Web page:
Signs Your Headache Is More Serious Than You Think

If you generally consider yourself a healthy person, getting the occasional headache is just one of life's annoyances — an ailment as common (and as seemingly harmless) as the common cold, indigestion, or a mosquito bite. Except... when it's not. According to Mauricio Heilbron, M.D., trauma surgeon and vice chief of staff at St. Mary's Medical Center, there are a few specific circumstances when a headache means more than justification to skip that party — and might even require a trip to the emergency room.

Heilbron, who goes by the nickname "Dr. Mo," told Health Digest in an interview that a headache is more concerning if you rarely ever get them, and suddenly find yourself in the throes of one — or, if you usually get mild ones, suddenly you're hit with the worst headache of your life. "If you tend to get headaches, taking the occasional Tylenol or aspirin, you know what your 'normal' ones are," he explained. "But if it feels more acute, if it comes on more sudden," that's when you should worry, Heilbron advised.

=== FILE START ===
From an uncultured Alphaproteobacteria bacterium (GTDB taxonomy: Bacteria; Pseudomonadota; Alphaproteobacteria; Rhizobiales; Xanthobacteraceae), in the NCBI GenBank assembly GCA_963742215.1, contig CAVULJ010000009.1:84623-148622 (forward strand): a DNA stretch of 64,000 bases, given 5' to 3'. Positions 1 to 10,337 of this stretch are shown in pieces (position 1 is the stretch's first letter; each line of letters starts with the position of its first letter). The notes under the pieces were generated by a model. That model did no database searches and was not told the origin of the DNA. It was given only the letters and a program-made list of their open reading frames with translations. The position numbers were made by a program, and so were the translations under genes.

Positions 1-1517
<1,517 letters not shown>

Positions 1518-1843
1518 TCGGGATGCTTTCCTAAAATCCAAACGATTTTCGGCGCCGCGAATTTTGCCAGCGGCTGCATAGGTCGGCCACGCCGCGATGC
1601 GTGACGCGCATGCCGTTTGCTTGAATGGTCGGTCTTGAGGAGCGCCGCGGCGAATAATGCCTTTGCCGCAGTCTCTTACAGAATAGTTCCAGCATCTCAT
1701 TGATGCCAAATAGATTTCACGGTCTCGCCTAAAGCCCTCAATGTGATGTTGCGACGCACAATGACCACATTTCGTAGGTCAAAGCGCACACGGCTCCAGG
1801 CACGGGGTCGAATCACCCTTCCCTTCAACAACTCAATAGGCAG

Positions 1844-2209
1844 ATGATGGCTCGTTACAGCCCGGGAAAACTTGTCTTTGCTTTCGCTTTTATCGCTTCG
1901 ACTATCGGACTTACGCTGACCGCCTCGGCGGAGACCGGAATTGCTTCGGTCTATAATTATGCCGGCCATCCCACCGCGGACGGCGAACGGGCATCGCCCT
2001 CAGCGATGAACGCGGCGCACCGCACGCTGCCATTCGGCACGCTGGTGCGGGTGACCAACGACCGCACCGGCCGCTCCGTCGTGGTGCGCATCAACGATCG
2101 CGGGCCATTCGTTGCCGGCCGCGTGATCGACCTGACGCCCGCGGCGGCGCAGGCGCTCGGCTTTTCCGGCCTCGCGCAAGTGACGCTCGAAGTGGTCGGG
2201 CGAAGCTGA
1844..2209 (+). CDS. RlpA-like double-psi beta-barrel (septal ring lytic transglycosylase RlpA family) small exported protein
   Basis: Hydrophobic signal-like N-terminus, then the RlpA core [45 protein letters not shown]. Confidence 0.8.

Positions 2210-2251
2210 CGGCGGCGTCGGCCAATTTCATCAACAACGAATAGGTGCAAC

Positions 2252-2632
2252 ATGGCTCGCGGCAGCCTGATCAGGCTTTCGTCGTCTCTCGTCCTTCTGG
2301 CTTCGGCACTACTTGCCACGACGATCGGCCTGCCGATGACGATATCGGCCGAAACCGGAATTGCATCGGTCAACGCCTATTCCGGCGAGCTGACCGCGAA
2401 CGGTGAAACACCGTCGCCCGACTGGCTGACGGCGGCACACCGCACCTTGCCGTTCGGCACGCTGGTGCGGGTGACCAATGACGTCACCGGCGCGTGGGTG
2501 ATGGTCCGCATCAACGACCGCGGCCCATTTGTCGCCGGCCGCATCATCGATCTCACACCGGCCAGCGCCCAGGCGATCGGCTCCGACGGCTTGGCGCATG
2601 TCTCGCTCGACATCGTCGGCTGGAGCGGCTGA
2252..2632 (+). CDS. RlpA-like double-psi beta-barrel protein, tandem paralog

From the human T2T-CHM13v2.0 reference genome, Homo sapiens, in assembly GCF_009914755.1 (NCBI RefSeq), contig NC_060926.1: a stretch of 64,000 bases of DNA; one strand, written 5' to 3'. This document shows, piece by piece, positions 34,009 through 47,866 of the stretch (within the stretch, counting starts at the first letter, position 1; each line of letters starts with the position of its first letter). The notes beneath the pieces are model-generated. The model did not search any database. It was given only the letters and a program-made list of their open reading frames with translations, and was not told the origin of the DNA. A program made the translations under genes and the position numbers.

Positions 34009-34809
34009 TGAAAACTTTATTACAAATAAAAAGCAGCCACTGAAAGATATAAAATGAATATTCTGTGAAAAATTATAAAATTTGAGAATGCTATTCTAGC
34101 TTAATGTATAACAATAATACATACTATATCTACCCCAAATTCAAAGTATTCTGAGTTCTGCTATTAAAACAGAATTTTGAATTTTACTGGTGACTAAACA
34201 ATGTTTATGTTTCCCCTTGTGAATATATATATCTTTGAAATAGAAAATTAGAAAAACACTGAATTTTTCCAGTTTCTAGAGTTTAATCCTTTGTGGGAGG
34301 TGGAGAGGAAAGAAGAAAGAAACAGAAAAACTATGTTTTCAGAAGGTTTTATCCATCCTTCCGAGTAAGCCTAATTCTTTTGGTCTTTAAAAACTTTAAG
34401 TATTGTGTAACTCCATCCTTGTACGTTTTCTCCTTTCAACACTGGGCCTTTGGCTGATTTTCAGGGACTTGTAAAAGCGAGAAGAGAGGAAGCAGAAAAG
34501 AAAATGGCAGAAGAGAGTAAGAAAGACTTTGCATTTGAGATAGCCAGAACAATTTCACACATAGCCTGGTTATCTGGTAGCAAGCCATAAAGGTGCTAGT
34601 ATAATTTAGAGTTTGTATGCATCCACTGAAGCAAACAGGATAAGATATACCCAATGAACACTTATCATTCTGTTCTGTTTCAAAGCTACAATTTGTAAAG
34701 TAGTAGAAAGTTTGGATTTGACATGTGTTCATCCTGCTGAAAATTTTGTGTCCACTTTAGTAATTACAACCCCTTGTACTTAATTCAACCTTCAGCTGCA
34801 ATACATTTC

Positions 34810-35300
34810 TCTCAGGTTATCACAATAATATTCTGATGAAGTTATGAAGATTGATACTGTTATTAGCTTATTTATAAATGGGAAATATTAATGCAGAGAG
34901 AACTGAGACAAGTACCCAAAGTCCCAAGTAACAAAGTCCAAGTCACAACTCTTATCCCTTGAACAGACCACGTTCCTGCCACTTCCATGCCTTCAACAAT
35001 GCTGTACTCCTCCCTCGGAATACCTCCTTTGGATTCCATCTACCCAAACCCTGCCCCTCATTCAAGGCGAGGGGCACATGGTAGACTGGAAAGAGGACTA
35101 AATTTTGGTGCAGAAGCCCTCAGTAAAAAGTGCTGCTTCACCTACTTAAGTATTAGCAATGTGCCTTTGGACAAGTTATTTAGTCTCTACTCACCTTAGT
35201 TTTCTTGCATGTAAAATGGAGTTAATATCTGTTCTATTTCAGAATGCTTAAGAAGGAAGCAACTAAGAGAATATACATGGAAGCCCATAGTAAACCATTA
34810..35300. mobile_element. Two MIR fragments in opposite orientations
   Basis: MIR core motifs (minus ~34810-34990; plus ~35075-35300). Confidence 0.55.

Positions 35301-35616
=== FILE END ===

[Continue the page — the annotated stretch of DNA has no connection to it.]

If your pain feels like this, you might want to go to the emergency room

According to Heilbron, you should be especially concerned if the pain in your head is concentrated in a specific area. "If it feels like it's in one spot, like behind an eyeball, versus a more generalized, global headache," that could be a sign that you're dealing with something more serious than an ordinary headache, he said. If you typically get headaches, and this one is just much worse and "if your usual tricks don't seem to help," that's another warning sign, Heilbron added.

Drop what you're doing and go get medical treatment "if it's associated with neurological signs like visual disturbances," Heilbron added. "Then, maybe it's worth a call to your healthcare provider or perhaps a visit to your local urgent care or emergency room." Why so much cause for concern? "Worst case scenarios would be if you are on blood thinners and have a headache — this could lead to possible intracranial hemorrhage," Heilbron said. "Also, if you have problems controlling your high blood pressure and have a headache, [this] could result in bleeding aneurysms."